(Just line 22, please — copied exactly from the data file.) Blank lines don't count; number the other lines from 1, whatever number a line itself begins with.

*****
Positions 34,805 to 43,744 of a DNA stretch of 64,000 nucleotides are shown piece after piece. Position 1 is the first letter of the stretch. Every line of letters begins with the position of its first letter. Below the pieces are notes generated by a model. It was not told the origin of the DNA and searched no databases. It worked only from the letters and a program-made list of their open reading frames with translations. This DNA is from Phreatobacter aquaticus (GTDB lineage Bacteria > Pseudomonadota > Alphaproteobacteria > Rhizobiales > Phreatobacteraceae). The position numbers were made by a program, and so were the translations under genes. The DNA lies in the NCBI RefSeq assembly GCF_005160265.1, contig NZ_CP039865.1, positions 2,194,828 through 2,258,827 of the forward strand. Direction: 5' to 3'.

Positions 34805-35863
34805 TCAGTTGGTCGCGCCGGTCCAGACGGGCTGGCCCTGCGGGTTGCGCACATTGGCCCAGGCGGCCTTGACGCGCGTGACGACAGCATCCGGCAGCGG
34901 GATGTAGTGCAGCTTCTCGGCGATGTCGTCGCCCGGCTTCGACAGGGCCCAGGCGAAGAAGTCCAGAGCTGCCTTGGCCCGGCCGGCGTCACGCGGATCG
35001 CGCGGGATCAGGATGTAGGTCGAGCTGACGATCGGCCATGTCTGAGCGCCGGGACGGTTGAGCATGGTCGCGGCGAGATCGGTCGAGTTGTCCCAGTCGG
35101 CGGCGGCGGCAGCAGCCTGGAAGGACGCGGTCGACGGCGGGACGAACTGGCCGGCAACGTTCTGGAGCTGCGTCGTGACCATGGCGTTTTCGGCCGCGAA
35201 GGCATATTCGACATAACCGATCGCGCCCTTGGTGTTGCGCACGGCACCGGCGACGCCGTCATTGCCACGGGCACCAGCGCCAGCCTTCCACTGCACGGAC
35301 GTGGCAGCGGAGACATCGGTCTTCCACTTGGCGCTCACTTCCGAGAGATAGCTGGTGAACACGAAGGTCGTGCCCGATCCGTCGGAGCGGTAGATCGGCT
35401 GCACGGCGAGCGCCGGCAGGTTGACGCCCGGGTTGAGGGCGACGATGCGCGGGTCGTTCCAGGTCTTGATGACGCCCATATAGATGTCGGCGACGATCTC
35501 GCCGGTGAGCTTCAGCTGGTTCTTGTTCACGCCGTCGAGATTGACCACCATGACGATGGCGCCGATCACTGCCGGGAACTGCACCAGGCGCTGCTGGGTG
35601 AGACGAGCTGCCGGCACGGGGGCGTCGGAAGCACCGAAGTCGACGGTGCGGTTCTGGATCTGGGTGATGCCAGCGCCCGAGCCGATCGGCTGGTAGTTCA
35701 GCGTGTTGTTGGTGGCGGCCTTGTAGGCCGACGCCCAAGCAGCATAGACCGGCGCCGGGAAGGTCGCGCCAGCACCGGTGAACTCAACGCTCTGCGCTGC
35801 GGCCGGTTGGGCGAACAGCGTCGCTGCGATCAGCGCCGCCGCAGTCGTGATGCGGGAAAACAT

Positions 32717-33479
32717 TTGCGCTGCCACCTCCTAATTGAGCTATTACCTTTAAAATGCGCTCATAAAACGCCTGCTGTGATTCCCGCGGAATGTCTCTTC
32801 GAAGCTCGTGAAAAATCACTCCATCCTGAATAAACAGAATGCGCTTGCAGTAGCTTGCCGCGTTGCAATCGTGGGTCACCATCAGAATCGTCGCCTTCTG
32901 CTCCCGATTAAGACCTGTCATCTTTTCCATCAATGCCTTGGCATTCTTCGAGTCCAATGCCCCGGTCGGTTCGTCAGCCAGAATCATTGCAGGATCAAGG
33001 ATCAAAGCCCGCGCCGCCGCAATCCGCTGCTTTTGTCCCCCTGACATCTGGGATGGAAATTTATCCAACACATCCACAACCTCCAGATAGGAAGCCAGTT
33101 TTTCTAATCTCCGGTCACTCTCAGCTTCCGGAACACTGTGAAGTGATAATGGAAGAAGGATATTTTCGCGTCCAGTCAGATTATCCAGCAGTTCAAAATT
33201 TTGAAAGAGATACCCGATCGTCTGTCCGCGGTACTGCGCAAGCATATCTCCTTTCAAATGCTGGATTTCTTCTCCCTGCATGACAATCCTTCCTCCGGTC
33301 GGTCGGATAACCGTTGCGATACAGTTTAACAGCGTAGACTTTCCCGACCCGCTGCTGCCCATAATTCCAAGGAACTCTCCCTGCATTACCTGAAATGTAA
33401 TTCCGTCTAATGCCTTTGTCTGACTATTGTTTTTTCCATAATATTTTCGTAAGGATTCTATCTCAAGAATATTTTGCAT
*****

33401 TTCCGTCTAATGCCTTTGTCTGACTATTGTTTTTTCCATAATATTTTCGTAAGGATTCTATCTCAAGAATATTTTGCAT